According to a new study published last month in Pharmocological Research, researchers demonstrate magnesium supplementation significantly improves HOMA-IR index and fasting glucose.
Over the past several decades diabetes has become a growing epidemic and it’s a fact that more than 50% of Americans are magnesium deficient. I cannot emphasis enough the importance of magnesium deficiency as a serious and common health problem. Magnesium plays a key role in more than 350 enzymes in the body. It is involved in virtually every metabolic process occurring in the body. Magnesium is the second most abundant intracellular cation and a cofactor involved in the modulation of glucose transport. In addition, a magnesium deficiency interferes with the tyrosine-kinase activity of the insulin receptor as well as increases intracellular calcium concentration which is associated with impaired insulin sensitivity, so it makes sense that a magnesium deficiency could play a significant role in the development of insulin resistance, metabolic syndrome, and type 2 diabetes.

This review consisted of 1,362 individuals from 21 RCTs including 684 and 678 individuals into the magnesium and control groups from studies published between 1992 and 2015. The range of magnesium supplementation was from 1 to 6 months and the doses ranged from 300 mg to 600 mg of magnesium per day. The impact of magnesium supplementation on plasma concentrations of glucose, HbA1c and insulin, and HOMA-IR were assessed.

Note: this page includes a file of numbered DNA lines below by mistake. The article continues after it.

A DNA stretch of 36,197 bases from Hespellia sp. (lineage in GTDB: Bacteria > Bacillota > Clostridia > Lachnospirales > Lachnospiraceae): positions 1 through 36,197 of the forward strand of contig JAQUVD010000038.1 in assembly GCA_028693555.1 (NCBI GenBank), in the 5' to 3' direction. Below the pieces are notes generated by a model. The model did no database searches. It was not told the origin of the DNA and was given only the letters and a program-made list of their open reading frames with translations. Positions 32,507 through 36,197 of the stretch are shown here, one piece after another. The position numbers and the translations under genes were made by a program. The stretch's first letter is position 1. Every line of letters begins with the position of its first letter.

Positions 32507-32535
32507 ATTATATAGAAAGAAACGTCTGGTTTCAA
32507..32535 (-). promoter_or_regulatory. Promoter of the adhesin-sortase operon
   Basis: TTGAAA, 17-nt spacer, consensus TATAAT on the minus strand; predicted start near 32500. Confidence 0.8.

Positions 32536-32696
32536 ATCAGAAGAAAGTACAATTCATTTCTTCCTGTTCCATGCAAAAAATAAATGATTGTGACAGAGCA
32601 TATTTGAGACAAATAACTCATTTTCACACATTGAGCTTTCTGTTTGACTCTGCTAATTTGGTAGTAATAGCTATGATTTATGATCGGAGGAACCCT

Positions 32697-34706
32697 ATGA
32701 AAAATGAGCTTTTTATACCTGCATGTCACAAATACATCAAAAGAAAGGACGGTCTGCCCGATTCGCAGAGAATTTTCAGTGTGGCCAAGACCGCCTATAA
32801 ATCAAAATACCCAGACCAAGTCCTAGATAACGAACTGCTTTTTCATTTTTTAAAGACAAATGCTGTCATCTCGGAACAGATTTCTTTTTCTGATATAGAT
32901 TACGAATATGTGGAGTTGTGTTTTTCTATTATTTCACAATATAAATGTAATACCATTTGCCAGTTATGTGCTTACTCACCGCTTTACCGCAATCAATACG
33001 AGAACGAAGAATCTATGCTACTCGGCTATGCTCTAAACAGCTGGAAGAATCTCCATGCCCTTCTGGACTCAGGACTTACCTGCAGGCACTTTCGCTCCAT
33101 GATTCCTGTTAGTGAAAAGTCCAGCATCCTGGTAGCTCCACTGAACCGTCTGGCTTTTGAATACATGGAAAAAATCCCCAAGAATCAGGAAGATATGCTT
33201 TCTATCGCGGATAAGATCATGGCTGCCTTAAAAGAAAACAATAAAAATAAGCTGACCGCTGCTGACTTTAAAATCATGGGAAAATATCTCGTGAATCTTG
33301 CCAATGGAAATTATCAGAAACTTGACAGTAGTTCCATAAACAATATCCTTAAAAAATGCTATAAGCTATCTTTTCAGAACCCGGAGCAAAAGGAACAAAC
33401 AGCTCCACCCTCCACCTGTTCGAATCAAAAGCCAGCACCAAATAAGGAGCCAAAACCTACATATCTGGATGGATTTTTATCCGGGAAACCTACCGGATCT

The results of the meta-analysis demonstrated that magnesium supplementation for greater than 3 months significantly improves the HOMA-IR index as well as fasting glucose in both diabetic and non-diabetic individuals.

How much magnesium is enough? Unfortunately, we do not have a great way to measure magnesium status. For example, serum magnesium represents only 1% of magnesium stores. Magnesium is homeostatically controlled in the serum and measuring serum magnesium levels provides many false negatives. By the time your serum is low, you are very deficient as the body cannot maintain the serum magnesium levels. Serum magnesium is not the answer. Red blood cell magnesium is definitely better and can be done by most labs and all functional medicine labs. I test RBC magnesium levels on all my patients and it’s surprising to see how many patients that are deficient.

By Michael Jurgelewicz, DC, DACBN, DCBCN, CNS

Source: Simental-Mendia L et al. A systematic review and meta-analysis of randomized controlled trials on the effects of magnesium supplementation on insulin sensitivity and glucose control. Pharmocological Research. 2016 Sept; 111:272-82. doi:10.1016/j.phrs.2016.06.019.

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